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Five Most Common Triggers of Relapse

It’s not uncommon for those struggling with addictions to relapse at least once in their rehabilitation process. Some people even go off the wagon multiple times before finally getting sober. Even though there are recognized therapies for nicotine, alcohol, and opiate addiction, many who start treatment will relapse.

The first step in preventing one is to understand what can cause you to relapse and have a plan to deal with these triggers. You should think about and discuss five motivations with your therapist or counsellor.

  • Negative Emotions

Those struggling in the area require effective methods for coping with, controlling, and understanding the negative emotions they encounter regularly. You can no longer rely on alcohol, substances, or addictive habits to bring brief comfort from those feelings.

Recognize that the unpleasant emotions you’re experiencing aren’t necessarily a warning of a looming setback. Everyone feels emotions that are bad or difficult. You have to deal with them in a certain way.

Consider these feelings as an opportunity to learn and grow. By taking inventory of your emotions and asking yourself why, you can learn a lot about yourself. Learning to deal with your feelings without succumbing to addiction is, in fact, a lifesaver.

When you’re feeling down, consider writing your thoughts, meditating, or even praying. Find a healthy approach to let go of your angst and improve your mood. Additional coping methods can be developed with the support of an addiction professional or another mental health therapist.

  • Seeing the Object of Your Addiction

During recovery, a relapse might be triggered by reminders of your addiction. At the initial stages of quitting, the smell of cigarette smoke, seeing others sip cocktails in a club, or a couple wrapped in an erotic embrace seems to be everywhere.

It’s common to want to relapse into your addiction. For one thing, it’s a destination you’ve been to before. On the other hand, recovery isn’t only about “quitting” and “abstaining,” but also about creating a new life where it’s easier—and more appealing—to avoid using.

Concentrate on the adjustments you’re making and the fresh start you’re creating. Consider the negative repercussions of your addiction, such as the people you injured and the connections you lost due to it. Whenever you see these reminders, you may think you are missing your previous life, but in truth, it only brought you misery and hardship.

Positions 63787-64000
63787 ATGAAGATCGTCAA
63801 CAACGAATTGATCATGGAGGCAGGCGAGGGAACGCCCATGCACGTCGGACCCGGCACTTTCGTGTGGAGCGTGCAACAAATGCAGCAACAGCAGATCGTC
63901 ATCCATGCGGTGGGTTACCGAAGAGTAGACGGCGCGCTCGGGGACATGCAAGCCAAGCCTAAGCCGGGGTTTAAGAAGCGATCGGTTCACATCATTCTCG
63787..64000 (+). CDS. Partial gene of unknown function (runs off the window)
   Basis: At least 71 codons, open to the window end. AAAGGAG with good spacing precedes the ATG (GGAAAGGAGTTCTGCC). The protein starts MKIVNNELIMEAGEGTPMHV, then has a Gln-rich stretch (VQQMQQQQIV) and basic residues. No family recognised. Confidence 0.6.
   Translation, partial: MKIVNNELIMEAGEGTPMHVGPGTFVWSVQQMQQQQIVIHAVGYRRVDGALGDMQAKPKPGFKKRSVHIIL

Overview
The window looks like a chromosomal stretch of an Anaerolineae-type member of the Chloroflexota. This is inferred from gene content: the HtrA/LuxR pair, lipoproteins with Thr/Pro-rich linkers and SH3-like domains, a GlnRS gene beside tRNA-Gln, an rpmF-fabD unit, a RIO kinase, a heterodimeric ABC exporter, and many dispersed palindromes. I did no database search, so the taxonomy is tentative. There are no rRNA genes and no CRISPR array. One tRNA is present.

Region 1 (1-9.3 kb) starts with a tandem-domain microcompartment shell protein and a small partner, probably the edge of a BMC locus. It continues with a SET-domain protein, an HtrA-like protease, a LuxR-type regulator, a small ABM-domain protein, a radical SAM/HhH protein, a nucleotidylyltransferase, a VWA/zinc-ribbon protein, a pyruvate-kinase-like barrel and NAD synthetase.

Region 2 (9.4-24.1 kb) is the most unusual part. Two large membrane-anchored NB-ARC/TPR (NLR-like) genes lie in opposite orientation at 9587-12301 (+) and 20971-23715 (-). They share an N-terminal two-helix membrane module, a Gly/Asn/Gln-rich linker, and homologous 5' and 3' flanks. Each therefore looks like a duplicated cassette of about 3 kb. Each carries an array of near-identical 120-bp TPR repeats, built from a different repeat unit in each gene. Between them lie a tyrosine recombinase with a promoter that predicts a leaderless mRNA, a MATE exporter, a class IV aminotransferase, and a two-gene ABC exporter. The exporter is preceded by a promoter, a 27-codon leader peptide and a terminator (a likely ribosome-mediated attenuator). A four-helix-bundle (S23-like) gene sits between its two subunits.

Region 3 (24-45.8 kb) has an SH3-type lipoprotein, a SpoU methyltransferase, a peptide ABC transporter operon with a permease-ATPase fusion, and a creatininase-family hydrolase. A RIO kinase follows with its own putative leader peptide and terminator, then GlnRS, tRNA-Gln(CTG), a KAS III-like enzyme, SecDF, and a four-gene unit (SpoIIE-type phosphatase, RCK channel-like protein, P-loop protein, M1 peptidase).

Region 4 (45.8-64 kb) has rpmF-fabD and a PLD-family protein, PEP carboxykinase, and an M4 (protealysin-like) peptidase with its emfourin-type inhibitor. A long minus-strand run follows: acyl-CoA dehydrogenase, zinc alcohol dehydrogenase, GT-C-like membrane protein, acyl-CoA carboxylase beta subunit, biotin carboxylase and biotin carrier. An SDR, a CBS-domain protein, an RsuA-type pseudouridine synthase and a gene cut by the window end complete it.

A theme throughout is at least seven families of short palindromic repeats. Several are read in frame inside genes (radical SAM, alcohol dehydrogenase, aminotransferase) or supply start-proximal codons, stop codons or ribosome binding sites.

Having a substitute behaviour, such as going to a yoga session or taking a long bath, might also assist when you’re feeling provoked. Positivity exercises, such as chanting positive mantras, might also help you fight these temptations. Work with your therapist or counsellor to figure out how to deal with these memories more effectively.

  • Stressful Situations, People, Tasks, Environments

One of the most common motivations for relapse is stress. As a result, many people struggling with addiction resort to their preferred substance or activity as a non-adaptive way of dealing with it. If the substance or behaviour was the primary coping technique for the person, research suggests a greater desire for the substance, alcohol, or addictive behaviour during stressful situations.

Evaluating the stress you’re facing is one method to be ready for this trigger. It’s impossible to get rid of everything and everyone in your life, but you can avoid circumstances that bring you a lot of stress. As a result, it’s a good idea to make a list of all the people, environments, and things that make you stressed out.

Are you in a destructive relationship, for example, or is your financial condition putting you under a lot of pressure?

It’s also crucial to develop positive stress-reduction or stress-management techniques. You might be able to do this by:

  • Mindfulness and relaxation training
  • Better managing your time.
  • Implementing healthy eating and moderate exercise as part of a healthy lifestyle

Not just finding healthy methods to deal with stress and identifying when you’re in a tense environment and doing something about it can help you avoid a relapse.

  • Celebrations and Festivities

Positive events, such as birthdays and special days, can also act as triggers. You may be content, in charge, and convinced that you can handle a single drink, cigarette, or flirting with an attractive stranger. What about if you can’t seem to keep things under control?

Those struggling usually lose their ability to recognize when to stop. As a result, a drink or two could develop into a spree. Treating yourself to a new pair of shoes that you don’t need may lead to a shopping binge.

If you are at risk of complications, having a companion can be beneficial. If you ever do start to relapse, find somebody you respect and trust to gently but forcefully encourage you to quit what you’re doing.

  • People and Places That Act as Triggers

Whether or not they are currently drinking, smoking, or taking drugs, individuals who participated in your addictions are possible relapse triggers. Similarly, you may be triggered by certain areas that remind you of your addiction. Even your loved ones, especially if they make you feel unsafe and childish, could be a trigger for you.

It’s critical to have effective methods for dealing with your feelings when you’re made aware of your addiction. It could be good to have a specific response ready if you’re an alcoholic and a bunch of drinking buddies asks you to go out or if you observe folks from work going to happy hour.

If you or a friend needs professional help regarding addictions, you may reach out to Calm Rehab Bali. They offer private rehabilitation services.

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